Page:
India’s IL&FS Built a Road to Riches for Some
(Bloomberg Opinion) -- It was buried in plain sight, in footnote No. 8 on page 28 of an IPO prospectus.
But nobody in September 2009 was paying attention to that particular disclosure.
And certainly not with any misgivings: Six months later, IL&FS Transportation Networks Ltd., which housed the road assets of a pioneering Indian infrastructure finance, construction and management group, would see demand for 33 times the shares on offer.
Fast forward a decade, and the IL&FS Group is insolvent with $12.5 billion in unpaid debt. Credit analysts are doing a postmortem now, and finding clues that investors missed. The biggest of all was an employee welfare trust, whose name kept cropping up in filings.
The IL&FS Employees’ Welfare Trust, which owns 12 percent of unlisted parent Infrastructure Leasing & Financial Services Ltd., benefited a small group of senior staff. IL&FS previously disclosed that the trust had 10 “specified beneficiaries” entitled to receive the greatest amount of stock from a 2006 allocation of 5.3 million shares. Beyond that, nothing much is known about its inner workings.
The trust’s dealings were ignored by everyone, perhaps in the hope that the institutions that owned IL&FS — including India’s Life Insurance Corp., Japan’s Orix Corp. and the Abu Dhabi Investment Authority — had adequate board oversight of founder Ravi Parthasarathy and his people.
Under the cover of the trust, Chairman Parthasarathy’s team rode roughshod over other stakeholders. In 2006, the trust had picked up 15 million shares in the transportation firm at a 78 percent discount to what parent IL&FS paid at the time. That should have raised the first red flag, says Ghanshyam Agarwal, an analyst at REDD Intelligence.
A more stark second warning was in the footnote, says the distressed-debt specialist: The employee trust was selling 4 million of its 15 million shares to a fund at 24 times the price it paid three years earlier. While the shares rose initially after their 2010 debut, nobody who tried to offload IL&FS Transportation in public markets has received even half of that price in the past three years. Now that the company can’t pay creditors, the stock is all but worthless.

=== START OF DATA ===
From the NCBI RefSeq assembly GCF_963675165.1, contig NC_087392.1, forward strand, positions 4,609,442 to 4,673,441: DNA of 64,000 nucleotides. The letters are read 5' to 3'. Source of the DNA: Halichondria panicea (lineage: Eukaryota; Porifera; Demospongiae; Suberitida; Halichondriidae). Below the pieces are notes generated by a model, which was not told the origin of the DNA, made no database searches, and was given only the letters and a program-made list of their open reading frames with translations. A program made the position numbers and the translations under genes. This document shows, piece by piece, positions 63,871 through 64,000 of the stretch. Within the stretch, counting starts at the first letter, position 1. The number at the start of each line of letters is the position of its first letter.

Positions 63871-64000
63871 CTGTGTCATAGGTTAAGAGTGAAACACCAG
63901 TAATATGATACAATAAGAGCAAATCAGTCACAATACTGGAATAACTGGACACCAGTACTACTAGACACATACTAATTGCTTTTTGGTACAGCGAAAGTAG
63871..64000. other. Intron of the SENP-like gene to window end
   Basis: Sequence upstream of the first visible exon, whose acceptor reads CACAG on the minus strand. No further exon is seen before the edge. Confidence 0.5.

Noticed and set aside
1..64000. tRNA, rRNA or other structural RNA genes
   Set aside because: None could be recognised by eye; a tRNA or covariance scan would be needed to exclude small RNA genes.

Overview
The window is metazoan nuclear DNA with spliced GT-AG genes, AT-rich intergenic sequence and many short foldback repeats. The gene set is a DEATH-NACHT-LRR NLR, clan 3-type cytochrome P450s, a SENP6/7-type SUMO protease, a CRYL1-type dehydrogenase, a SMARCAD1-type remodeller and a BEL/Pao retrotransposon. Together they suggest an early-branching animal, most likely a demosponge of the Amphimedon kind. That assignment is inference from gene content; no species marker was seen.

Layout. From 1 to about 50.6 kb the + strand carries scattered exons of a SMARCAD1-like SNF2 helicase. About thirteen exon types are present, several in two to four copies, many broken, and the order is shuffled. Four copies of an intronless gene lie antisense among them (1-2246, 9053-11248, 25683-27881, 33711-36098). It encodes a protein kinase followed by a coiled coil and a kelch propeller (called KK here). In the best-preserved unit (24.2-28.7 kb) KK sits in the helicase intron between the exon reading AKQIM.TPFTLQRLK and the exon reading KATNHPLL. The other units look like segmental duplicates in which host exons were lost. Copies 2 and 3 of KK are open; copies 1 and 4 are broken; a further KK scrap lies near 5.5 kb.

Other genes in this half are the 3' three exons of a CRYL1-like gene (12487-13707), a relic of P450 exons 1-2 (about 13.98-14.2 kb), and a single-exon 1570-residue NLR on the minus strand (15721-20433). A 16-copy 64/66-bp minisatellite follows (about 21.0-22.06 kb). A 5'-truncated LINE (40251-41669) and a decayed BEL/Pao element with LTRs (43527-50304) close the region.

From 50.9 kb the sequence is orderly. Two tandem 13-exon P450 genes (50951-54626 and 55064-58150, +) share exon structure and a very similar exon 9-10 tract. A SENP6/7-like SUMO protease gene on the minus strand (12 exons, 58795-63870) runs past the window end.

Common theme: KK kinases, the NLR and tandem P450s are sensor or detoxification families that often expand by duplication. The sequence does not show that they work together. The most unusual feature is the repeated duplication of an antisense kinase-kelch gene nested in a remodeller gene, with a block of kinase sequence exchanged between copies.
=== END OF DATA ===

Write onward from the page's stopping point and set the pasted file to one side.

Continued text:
Everything about IL&FS is shrouded in opaqueness, as the new board, appointed by the Indian government to fix the mess, is quickly discovering. The rescue group led by banker Uday Kotak went in earlier this month, hoping to find 169 subsidiaries, associates and joint ventures, only to discover that there are twice as many.
The welfare trust is also a black box. It enriched senior management, but for the rank and file what flowed — apart from an occasional double bonus — was mostly hopes. In November 2014, for instance, the trustees offered shares in the parent at 265 rupees to employees, who paid 2 rupees upfront to lock in their quota amid rumors that Indian businessmen Ajay Piramal wanted to buy IL&FS. A year later, however, Piramal’s 750-rupees-a-share offer was rejected by shareholder Life Insurance Corp., and with that the dreams of junior employees came crashing. However, top management kept stuffing the trust’s vaults all the way to bankruptcy.
Analysts kept missing the signs. On July 27, three days after Parthasarathy unexpectedly quit the group he had steered for three decades, A2Z Infra Engineering Ltd. informed the National Stock Exchange about a one-time debt settlement in its waste-management subsidiary. Foreign banks including Standard Chartered Plc, as well as Indian lenders, such as Yes Bank Ltd. and Axis Bank Ltd., took 66 percent haircuts. But IL&FS’s financial services subsidiary got less than $1,500 — yes, you read that right — against its $25 million exposure to the group.
That isn’t all. The IL&FS employees’ trust, along with two partners, got a waste management facility and a 15-megawatt power plant as part of the same settlement by paying $7,000. (Yes, you read that number right too.)
What a neat model of sweat equity. A lender sweats losses, and its employees — who happen to be the lender’s part owners — get equity in a waste-to-energy power plant in one of India’s dirtiest cities on the side. And then there were the dividends, which went to the welfare trust as they would to any other shareholder.
As Mumbai-based investigative journalist Sucheta Dalal notes on website Moneylife India, “It is no wonder that IL&FS kept paying dividends even when the ship was tilting.” Now that the vessel is sinking, and may require an infusion of state funds to stay afloat, Kotak, the new board chairman, must throw the trust overboard.
This column does not necessarily reflect the opinion of the editorial board or Bloomberg LP and its owners.
Andy Mukherjee is a Bloomberg Opinion columnist covering industrial companies and financial services. He previously was a columnist for Reuters Breakingviews. He has also worked for the Straits Times, ET NOW and Bloomberg News.
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